There were certain businesses that took a notable hit in the course of the pandemic, and movie theaters were one of them. Not only were many theaters forced to close their doors completely early on in the coronavirus outbreak, but even once they got approved to reopen, they were hit with capacity restrictions that made screening films a lot less profitable off the bat. Throw in the fact that there were basically no new movies to screen in 2020, and it's no wonder so many theater chains saw their revenue take a massive hit.
One such chain was Alamo Drafthouse, which is known for its extensive drink and food menu (extensive in the context of a movie theater, anyway). Earlier this year, Alamo Drafthouse filed for Chapter 11 bankruptcy, and at the time, it gave real estate investors a very valid reason to be worried.
But now, Alamo Drafthouse has managed to emerge from bankruptcy. And it has plans to expand its footprint as the movie theater industry on a whole stages its recovery.
Alamo Drafthouse is roaring back
Coming off of a year when many businesses were forced to file for bankruptcy and liquidate, Alamo Drafthouse's reign is far from over. The chain recently announced plans to not only reopen its existing theaters, but open five new theaters. Specifically, the chain has plans in the works to open its first location in New York City, plus two locations in Washington, D.C., and another two in St. Louis.
That said, the chain did have to close down a few of its underperforming locations as part of its bankruptcy filing. But Alamo Drafthouse still has nearly 40 locations in total, and that number could grow if the chain enjoys success in a post-pandemic world.
Great news for real estate investors
Alamo Drafthouse wasn't the only theater chain to struggle during the pandemic. AMC Entertainment came dangerously close to filing for bankruptcy on more than one occasion as well.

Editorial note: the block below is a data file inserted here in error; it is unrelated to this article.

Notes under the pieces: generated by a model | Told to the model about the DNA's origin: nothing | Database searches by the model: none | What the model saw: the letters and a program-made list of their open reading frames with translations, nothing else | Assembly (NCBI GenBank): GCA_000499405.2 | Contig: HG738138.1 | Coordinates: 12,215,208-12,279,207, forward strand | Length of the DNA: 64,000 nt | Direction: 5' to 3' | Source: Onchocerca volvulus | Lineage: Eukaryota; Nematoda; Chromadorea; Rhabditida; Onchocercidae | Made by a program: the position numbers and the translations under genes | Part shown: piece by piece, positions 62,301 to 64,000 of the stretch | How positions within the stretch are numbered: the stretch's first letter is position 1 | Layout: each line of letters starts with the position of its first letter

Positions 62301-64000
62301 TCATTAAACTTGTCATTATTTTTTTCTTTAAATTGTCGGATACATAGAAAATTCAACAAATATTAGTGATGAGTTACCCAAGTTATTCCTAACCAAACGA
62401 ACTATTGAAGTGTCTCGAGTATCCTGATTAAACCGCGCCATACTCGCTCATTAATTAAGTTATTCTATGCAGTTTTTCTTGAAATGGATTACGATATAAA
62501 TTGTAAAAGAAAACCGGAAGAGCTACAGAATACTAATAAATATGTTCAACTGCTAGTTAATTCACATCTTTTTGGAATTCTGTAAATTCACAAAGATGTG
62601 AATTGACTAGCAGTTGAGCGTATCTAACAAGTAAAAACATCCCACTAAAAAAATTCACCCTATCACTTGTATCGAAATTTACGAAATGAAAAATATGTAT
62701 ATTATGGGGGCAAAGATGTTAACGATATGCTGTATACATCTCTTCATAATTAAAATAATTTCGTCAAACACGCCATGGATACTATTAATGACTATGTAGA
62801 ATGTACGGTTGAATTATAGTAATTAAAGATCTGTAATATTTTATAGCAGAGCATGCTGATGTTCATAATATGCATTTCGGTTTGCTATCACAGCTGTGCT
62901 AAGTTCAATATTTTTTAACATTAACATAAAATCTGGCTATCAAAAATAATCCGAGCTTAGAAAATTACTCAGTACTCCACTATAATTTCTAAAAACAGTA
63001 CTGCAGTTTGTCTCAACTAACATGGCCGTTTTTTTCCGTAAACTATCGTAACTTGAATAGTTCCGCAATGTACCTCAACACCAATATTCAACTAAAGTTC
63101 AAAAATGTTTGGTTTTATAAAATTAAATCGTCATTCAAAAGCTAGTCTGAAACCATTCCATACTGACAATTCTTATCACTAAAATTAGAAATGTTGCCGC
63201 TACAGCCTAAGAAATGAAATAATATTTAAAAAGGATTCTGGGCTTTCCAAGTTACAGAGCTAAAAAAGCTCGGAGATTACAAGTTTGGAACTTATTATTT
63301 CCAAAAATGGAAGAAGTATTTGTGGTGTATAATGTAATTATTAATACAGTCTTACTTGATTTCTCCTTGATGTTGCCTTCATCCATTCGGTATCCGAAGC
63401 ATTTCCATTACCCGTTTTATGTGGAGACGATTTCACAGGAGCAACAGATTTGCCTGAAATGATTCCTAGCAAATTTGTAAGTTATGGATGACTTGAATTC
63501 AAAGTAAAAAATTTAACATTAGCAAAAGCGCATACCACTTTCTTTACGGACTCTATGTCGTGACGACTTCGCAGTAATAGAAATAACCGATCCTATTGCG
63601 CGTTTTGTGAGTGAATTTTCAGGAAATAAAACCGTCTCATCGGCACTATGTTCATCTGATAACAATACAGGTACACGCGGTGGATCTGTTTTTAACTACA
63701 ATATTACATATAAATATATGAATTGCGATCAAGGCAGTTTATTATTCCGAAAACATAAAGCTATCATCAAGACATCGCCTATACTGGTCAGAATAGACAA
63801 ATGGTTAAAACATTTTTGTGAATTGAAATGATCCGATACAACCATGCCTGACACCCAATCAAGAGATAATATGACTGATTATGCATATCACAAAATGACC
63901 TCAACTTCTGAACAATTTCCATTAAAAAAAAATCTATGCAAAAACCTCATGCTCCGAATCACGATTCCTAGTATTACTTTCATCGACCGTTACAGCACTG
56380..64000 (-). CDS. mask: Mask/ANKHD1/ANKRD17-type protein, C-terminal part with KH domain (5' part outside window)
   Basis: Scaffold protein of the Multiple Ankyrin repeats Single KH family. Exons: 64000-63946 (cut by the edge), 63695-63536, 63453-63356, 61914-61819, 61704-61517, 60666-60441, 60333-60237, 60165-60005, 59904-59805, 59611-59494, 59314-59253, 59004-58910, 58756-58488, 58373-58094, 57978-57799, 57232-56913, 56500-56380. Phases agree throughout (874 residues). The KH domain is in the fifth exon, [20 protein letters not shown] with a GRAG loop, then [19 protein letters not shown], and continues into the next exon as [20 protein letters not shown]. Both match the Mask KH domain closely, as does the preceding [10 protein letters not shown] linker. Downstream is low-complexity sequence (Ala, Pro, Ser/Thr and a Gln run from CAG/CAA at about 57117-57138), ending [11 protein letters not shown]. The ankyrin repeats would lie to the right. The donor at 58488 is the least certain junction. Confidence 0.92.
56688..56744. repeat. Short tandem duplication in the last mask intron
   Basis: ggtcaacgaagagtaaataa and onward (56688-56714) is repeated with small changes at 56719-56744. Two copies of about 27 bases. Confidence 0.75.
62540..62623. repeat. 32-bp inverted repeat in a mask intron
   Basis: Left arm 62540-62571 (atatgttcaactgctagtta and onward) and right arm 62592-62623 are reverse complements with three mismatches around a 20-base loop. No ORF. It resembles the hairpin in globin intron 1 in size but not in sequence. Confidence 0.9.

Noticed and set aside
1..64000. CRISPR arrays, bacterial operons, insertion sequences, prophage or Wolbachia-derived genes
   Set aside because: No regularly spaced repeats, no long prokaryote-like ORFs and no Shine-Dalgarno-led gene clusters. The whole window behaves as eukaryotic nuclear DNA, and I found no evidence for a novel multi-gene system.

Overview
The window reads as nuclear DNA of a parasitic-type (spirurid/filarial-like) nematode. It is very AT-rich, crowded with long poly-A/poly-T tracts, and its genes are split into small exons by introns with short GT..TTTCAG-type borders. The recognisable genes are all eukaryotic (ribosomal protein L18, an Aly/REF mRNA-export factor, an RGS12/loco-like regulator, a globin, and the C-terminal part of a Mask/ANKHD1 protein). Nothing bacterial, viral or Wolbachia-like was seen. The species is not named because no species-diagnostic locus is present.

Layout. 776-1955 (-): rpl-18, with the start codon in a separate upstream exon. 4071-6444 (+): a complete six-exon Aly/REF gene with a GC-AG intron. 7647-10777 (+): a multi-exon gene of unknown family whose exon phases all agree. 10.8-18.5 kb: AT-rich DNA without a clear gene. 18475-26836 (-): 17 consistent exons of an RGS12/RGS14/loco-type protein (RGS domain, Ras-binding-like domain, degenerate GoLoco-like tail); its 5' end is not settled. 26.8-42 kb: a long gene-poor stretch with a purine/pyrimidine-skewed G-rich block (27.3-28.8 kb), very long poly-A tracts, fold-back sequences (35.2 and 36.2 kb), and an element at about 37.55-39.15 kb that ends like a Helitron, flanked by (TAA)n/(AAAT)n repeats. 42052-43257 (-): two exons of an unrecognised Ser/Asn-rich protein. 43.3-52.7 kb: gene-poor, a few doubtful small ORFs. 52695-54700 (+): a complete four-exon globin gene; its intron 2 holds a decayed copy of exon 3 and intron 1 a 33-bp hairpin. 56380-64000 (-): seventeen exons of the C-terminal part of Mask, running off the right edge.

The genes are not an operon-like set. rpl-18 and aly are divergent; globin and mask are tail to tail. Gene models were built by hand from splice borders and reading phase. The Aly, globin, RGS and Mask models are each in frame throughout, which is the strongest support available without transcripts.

But now that the U.S. seems to be opening up and Hollywood production is back on, things are looking very different for movie theaters. Not only are cinema fans likely to flock to theaters after more than a year of streaming movies (which, let's face it, does not offer the same experience), but given that the broad economy is showing signs of improvement, patrons may have more financial wiggle room to frequent theaters in the near term.
That's great news for investors in entertainment REITs (real estate investment trusts), which derive a chunk of their revenue from movie theaters. It's also great news for shopping centers, which commonly rely on movie theaters to serve as paying tenants.
While movie theaters will continue to face competition from streaming services, which, for many consumers, are an easier and more affordable way to enjoy new films, things are looking up not just for Alamo Drafthouse, but the theater industry as a whole. And that's something real estate investors are apt to be grateful for.